A slide in big tech and higher energy prices weighed on Wall Street sentiment ahead of key inflation data that will help shape up the outlook for the Federal Reserve’s next steps.
(Bloomberg) — A slide in big tech and higher energy prices weighed on Wall Street sentiment ahead of key inflation data that will help shape up the outlook for the Federal Reserve’s next steps.
Stocks pushed lower, with chipmakers leading losses in the S&P 500 and the Nasdaq 100 dropping 1%. Nvidia Corp., which has more than tripled this year amid the artificial-intelligence frenzy, slipped 4%. Megacaps Tesla Inc., Amazon.com Inc. and Meta Platforms Inc. were all down. A 40% surge in European natural gas and an advance in oil to a nine-month high added to concern about further price pressures. Ten-year US yields hovered near 4% before another closely watched bond auction.
“Markets are vulnerable to a period of consolidation,” said Mark Hackett, chief of investment research at Nationwide. “The rate environment is a headwind. Investors are increasingly concerned that the conservative positioning of institutional investors for much of the past year has shifted to aggressively long.”
Hackett also highlighted the seasonally weak August and September period for stocks, while saying that the strength in economic and earnings data “supports higher markets once we emerge from the malaise.”
For now, traders decided to take some chips off the table ahead of the consumer price index. The report is expected to show that inflation increased at a 3.3% annual pace in July, marking the first acceleration since June 2022, according to the median forecast of economists surveyed by Bloomberg. The core measure — which strips out volatile food and energy prices — is expected to ease slightly to 4.7%.
“Risk-on” expectations for CPI have cooled relative to the last couple of reports, according to a survey conducted by 22V Research. Investors aren’t risk-off, but are more ambivalent following a string of good releases. The strong wage data from last Friday’s employment data has likely gotten attention, the firm noted.
Even if inflation overshoots expectations, the Fed will likely feel its policy is restrictive enough as manufacturing struggles and the jobs market shows signs of softening, according to Fawad Razaqzada, a market analyst at City Index and Forex.com. That means a “small beat” wouldn’t matter too much, he noted.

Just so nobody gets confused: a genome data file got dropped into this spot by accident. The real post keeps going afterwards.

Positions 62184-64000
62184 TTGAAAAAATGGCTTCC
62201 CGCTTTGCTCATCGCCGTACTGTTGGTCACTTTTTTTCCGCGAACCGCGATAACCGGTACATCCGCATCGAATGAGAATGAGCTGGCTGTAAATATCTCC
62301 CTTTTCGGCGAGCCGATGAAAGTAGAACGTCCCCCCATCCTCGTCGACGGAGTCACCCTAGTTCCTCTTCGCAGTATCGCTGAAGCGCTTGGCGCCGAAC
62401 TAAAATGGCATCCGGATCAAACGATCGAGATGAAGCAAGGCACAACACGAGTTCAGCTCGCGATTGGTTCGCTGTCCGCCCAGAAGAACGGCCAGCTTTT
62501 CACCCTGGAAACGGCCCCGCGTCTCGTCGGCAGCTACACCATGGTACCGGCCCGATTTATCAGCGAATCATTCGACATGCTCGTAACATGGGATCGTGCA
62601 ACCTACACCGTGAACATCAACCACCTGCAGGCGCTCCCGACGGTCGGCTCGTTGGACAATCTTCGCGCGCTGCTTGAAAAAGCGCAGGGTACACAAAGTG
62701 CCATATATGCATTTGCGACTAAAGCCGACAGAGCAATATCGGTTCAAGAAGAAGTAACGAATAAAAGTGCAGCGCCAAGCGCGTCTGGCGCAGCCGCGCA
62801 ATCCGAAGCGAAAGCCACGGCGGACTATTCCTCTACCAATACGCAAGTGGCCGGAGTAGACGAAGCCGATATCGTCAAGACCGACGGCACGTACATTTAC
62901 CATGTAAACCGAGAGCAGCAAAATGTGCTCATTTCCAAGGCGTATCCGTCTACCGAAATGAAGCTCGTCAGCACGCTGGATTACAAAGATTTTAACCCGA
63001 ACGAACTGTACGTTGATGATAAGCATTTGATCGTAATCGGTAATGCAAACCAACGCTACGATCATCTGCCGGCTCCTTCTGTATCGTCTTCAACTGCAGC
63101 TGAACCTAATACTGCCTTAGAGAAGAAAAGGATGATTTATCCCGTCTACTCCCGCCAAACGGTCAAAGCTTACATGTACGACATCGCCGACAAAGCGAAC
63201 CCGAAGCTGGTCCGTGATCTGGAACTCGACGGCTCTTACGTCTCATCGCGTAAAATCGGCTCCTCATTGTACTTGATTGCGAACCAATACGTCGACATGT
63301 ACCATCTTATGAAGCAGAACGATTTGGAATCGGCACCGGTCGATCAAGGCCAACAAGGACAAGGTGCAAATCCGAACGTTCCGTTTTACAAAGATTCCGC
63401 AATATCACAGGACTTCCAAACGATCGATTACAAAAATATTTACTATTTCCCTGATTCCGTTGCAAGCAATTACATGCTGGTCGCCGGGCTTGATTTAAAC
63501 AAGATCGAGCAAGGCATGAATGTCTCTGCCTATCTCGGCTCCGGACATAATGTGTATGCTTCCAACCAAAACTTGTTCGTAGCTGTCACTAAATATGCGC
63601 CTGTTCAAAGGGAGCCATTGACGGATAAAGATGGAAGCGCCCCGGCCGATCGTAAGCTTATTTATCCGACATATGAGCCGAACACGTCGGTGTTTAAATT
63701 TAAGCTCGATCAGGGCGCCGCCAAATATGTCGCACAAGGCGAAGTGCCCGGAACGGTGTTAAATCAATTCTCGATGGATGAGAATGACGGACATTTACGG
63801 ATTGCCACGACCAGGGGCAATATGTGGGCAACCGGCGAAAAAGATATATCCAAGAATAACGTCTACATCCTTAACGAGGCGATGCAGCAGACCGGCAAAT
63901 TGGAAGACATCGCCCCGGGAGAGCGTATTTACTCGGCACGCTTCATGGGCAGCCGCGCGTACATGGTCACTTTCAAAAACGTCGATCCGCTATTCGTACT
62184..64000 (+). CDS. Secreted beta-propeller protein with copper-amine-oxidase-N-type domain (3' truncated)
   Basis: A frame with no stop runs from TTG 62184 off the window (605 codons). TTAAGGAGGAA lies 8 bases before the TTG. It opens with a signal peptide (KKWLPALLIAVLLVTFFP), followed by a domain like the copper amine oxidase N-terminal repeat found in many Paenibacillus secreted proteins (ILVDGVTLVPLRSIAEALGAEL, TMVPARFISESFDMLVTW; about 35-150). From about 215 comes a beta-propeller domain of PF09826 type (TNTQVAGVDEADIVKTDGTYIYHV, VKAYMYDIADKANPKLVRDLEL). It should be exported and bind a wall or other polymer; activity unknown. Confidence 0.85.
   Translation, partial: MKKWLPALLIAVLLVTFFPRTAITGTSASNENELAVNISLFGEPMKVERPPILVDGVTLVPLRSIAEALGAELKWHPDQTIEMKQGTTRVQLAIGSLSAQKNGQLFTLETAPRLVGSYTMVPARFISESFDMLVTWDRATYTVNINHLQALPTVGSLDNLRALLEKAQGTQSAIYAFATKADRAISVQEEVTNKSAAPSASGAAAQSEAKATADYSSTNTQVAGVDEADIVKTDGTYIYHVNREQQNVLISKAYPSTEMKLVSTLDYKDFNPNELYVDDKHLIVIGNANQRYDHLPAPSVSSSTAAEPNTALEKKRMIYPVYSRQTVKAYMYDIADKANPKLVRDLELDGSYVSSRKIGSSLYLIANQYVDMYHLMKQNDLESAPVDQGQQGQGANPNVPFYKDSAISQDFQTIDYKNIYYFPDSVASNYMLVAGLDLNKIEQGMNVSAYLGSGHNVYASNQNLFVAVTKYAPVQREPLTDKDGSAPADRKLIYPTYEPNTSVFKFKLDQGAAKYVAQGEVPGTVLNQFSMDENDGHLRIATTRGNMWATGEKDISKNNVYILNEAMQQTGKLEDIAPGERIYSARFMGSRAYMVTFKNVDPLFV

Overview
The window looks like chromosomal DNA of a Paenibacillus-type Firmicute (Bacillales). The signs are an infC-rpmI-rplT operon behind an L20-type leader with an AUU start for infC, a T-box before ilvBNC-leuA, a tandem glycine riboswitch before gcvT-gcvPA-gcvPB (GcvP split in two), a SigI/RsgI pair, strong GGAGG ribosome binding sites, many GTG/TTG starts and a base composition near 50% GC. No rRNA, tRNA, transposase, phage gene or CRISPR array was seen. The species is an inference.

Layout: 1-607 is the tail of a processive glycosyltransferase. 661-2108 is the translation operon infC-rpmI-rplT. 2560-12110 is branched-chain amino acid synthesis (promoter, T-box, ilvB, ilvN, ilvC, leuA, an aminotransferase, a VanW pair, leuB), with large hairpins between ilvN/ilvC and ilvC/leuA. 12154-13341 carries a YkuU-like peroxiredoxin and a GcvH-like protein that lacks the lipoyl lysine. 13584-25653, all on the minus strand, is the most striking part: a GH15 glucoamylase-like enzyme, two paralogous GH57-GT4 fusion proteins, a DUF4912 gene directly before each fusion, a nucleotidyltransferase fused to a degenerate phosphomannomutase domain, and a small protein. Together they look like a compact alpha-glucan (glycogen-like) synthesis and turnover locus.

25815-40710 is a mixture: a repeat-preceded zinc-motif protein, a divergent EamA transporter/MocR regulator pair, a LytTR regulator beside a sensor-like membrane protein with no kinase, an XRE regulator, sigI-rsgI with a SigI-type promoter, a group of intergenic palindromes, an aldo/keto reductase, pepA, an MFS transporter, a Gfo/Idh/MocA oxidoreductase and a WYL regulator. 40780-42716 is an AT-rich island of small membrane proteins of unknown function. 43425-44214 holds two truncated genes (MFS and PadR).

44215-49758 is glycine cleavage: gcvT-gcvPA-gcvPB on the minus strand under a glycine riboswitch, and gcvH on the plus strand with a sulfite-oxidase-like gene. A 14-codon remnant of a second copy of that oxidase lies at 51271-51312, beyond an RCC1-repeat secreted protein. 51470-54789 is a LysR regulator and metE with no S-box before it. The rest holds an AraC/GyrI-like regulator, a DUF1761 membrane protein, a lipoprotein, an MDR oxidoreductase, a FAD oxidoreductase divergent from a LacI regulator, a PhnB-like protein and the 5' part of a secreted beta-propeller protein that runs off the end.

“A goldilocks outlook in the US is what stock market investors on Wall Street have been enjoying this year – until the recent weakness,” Razaqzada added. “They will be looking for signs that the health and sentiment of the consumer remains positive, enough not increase the risks of a further Fed rate increase, and yet not too depressing to raise recession alarm bells. Somewhere in between could support stocks.”
Swap traders assign about a 40% likelihood of another quarter-point Fed rate increase this year, but by the end of next year they price in rate cuts totaling more than 125 basis points.
Elsewhere, the Bank of Russia announced it will halt purchases of foreign currency on the domestic market for the rest of 2023 in an effort to help the ruble as the currency slumped toward 100 per dollar, its weakest in 16 months.
- Roblox Corp. slid after reporting that people were spending less time playing its games in the second quarter and missing Wall Street’s estimates.
- Lyft Inc. retreated after the company reported its slowest revenue growth in two years, overshadowing a better-than-expected outlook for earnings, as the company struggles to get its ridership back on track.
- WeWork Inc. slid after saying there’s “substantial doubt” about its ability to continue operating. The company cited sustained losses and canceled memberships to its office spaces.
- Verizon Communications Inc. is raising prices on some existing wireless plans to help boost revenue and offset slumping subscriber growth.
- Penn Entertainment Inc. rose after Walt Disney Co.’s ESPN has signed a long-term exclusive agreement with the casino operator, licensing its brand for sports betting and deepening the media giant’s ties to the growing online gambling business.
- DraftKings Inc. and Flutter Entertainment Plc fell on concern the deal will increase competition in the sport-betting industry.
Key events this week:
- China CPI, PPI, money supply, new yuan loans and aggregate financing, Wednesday
- India rate decision, Thursday
- US initial jobless claims, CPI, Thursday
- Atlanta Fed President Raphael Bostic pre-recorded remarks for employment webinar, Thursday
- UK industrial production, GDP, Friday
- US University of Michigan consumer sentiment, PPI, Friday
Some of the main moves in markets:
- The S&P 500 fell 0.6% as of 12:09 p.m. New York time
- The Nasdaq 100 fell 1%
- The Dow Jones Industrial Average fell 0.5%
- The Stoxx Europe 600 rose 0.4%
- The MSCI World index fell 0.3%
- The Bloomberg Dollar Spot Index was little changed
- The euro rose 0.2% to $1.0980
- The British pound fell 0.2% to $1.2721
- The Japanese yen was little changed at 143.52 per dollar
- Bitcoin fell 0.9% to $29,712.82
- Ether fell 0.7% to $1,850.94
- The yield on 10-year Treasuries declined two basis points to 4.00%
- Germany’s 10-year yield advanced three basis points to 2.50%
- Britain’s 10-year yield declined two basis points to 4.36%
- West Texas Intermediate crude rose 0.3% to $83.17 a barrel
- Gold futures fell 0.5% to $1,950.70 an ounce
This story was produced with the assistance of Bloomberg Automation.
–With assistance from Brett Miller, Richard Henderson and Cecile Gutscher.
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